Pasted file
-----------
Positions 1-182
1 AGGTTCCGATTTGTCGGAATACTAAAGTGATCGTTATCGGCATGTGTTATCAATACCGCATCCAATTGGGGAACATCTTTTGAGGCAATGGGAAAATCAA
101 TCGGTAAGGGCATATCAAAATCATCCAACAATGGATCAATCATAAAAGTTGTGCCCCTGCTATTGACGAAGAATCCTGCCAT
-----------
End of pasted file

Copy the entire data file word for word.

Positions 1-182
1 AGGTTCCGATTTGTCGGAATACTAAAGTGATCGTTATCGGCATGTGTTATCAATACCGCATCCAATTGGGGAACATCTTTTGAGGCAATGGGAAAATCAA
101 TCGGTAAGGGCATATCAAAATCATCCAACAATGGATCAATCATAAAAGTTGTGCCCCTGCTATTGACGAAGAATCCTGCCAT